Weekly Space Hangout – December 30, 2016: Nancy Atkinson’s “Incredible Stories from Space” Host: Fraser Cain (@fcain) Special Guest: This week’s guest is Nancy Atkinson, an editor and writer for Universe Today, and is the author of a book about NASA’s robotic space missions, “Incredible Stories From Space: A Behind-the-Scenes Look at the Missions Changing Our View of the Cosmos.” She was the editor in chief for Space Lifestyle Magazine and also has had articles published on Wired.com, Space.com, NASA’s Astrobiology Magazine, Space Times magazine, and several newspapers in the Midwest. She has been involved with several space-related podcasts, including Astronomy Cast, 365 Days ofRead More →

Opportunity Celebrates Christmas/New Year on Mars Marching to Ancient Water Carved Gully NASA’s Opportunity rover scans around and across to vast Endeavour crater on Dec. 19, 2016, as she climbs steep slopes on the way to reach a water carved gully along the eroded craters western rim. Note rover wheel tracks at center. This navcam camera photo mosaic was assembled from raw images taken on Sol 4587 (19 Dec. 2016) and colorized. Credit: NASA/JPL/Cornell/Ken Kremer/kenkremer.com/Marco Di Lorenzo On the brink of 4600 Sols of a profoundly impactful life, NASA’s long lived Opportunity rover celebrates the Christmas/New Year’s holiday season on Mars marching relentlessly towards anRead More →

What Are Fossil Fuels? The term “fossil fuels” is thrown about quite a lot these days. More often than not, it comes up in the context of environmental issues, Climate Change, or the so-called “energy crisis”. In addition to be a major source of pollution, humanity’s dependence on fossil fuels has led to a fair bit of anxiety in recent decades, and fueled demands for alternatives. But just what are fossil fuels? While most people tend to think of gasoline and oil when they hear these words, it actually applies to many different kinds of energy sources that are derived from decomposed organic material. HowRead More →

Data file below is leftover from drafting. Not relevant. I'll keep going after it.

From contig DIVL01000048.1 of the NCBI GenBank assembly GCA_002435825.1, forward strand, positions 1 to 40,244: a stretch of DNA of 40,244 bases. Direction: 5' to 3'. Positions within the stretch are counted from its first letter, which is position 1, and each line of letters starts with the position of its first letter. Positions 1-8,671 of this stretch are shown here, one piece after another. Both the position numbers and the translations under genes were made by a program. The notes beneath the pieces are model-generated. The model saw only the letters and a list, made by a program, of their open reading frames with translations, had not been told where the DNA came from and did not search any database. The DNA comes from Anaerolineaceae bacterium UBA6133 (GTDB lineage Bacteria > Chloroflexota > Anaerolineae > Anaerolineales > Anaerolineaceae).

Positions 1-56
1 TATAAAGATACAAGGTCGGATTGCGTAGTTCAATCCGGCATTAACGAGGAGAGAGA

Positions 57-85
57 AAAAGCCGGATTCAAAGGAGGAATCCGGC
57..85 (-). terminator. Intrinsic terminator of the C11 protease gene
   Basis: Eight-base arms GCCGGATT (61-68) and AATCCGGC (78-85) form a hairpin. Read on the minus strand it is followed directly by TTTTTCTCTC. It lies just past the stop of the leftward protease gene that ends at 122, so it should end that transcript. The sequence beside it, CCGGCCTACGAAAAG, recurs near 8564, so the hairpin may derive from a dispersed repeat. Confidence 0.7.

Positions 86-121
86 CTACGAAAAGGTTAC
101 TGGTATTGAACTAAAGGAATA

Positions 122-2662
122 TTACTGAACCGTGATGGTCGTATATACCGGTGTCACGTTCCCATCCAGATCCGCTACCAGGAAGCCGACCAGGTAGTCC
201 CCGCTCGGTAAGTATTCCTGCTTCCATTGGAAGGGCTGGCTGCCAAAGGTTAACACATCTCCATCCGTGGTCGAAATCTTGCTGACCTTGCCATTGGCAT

NASA Might Build an Ice House on Mars At first glance, a new concept for a NASA habitat on Mars looks like a cross between Mark Watney’s inflatable potato farm from “The Martian” and the home of Luke’s Uncle Owen on Tatooine from “Star Wars.” The key to the new design relies on something that may or may not be abundant on Mars: underground water or ice. The “Mars Ice Home” is a large inflatable dome that is surrounded by a shell of water ice. NASA said the design is just one of many potential concepts for creating a sustainable home for future Martian explorers.Read More →

What is Alternative Energy? In recent years, alternative energy has been the subject of intense interest and debate. Thanks to the threat of Climate Change, and the fact that average global temperatures continue to rise year after year, the drive to find forms of energy that will reduce humanity’s reliance on fossil fuels, coal, and other polluting methods has naturally intensified. While most concepts for alternative energy are not new, it has only been in the past few decades that the issue has become pressing. And thanks to improvements in technology and production, the costs of most forms of alternative energy has been dropping whileRead More →

First Light for Band 5 at ALMA The Atacama Large Millimeter/submillimeter Array (ALMA) in Chile has begun observing in a new range of the electromagnetic spectrum. This has been made possible thanks to new receivers installed at the telescope’s antennas, which can detect radio waves with wavelengths from 1.4 to 1.8 millimetres — a range previously untapped by ALMA. This upgrade allows astronomers to detect faint signals of water in the nearby Universe. ESO News Feed Go to Source Powered by WPeMaticoRead More →

Spinning Black Hole Swallowing Star Explains Superluminous Event An extraordinarily brilliant point of light seen in a distant galaxy, and dubbed ASASSN-15lh, was thought to be the brightest supernova ever seen. But new observations from several observatories, including ESO, have now cast doubt on this classification. Instead, a group of astronomers propose that the source was an even more extreme and very rare event — a rapidly spinning black hole ripping apart a passing star that came too close. ESO News Feed Go to Source Powered by WPeMaticoRead More →

Dark Matter May be Smoother than Expected Analysis of a giant new galaxy survey, made with ESO’s VLT Survey Telescope in Chile, suggests that dark matter may be less dense and more smoothly distributed throughout space than previously thought. An international team used data from the Kilo Degree Survey (KiDS) to study how the light from about 15 million distant galaxies was affected by the gravitational influence of matter on the largest scales in the Universe. The results appear to be in disagreement with earlier results from the Planck satellite. ESO News Feed Go to Source Powered by WPeMaticoRead More →

First Signs of Weird Quantum Property of Empty Space? By studying the light emitted from an extraordinarily dense and strongly magnetised neutron star using ESO’s Very Large Telescope, astronomers may have found the first observational indications of a strange quantum effect, first predicted in the 1930s. The polarisation of the observed light suggests that the empty space around the neutron star is subject to a quantum effect known as vacuum birefringence. ESO News Feed Go to Source Powered by WPeMaticoRead More →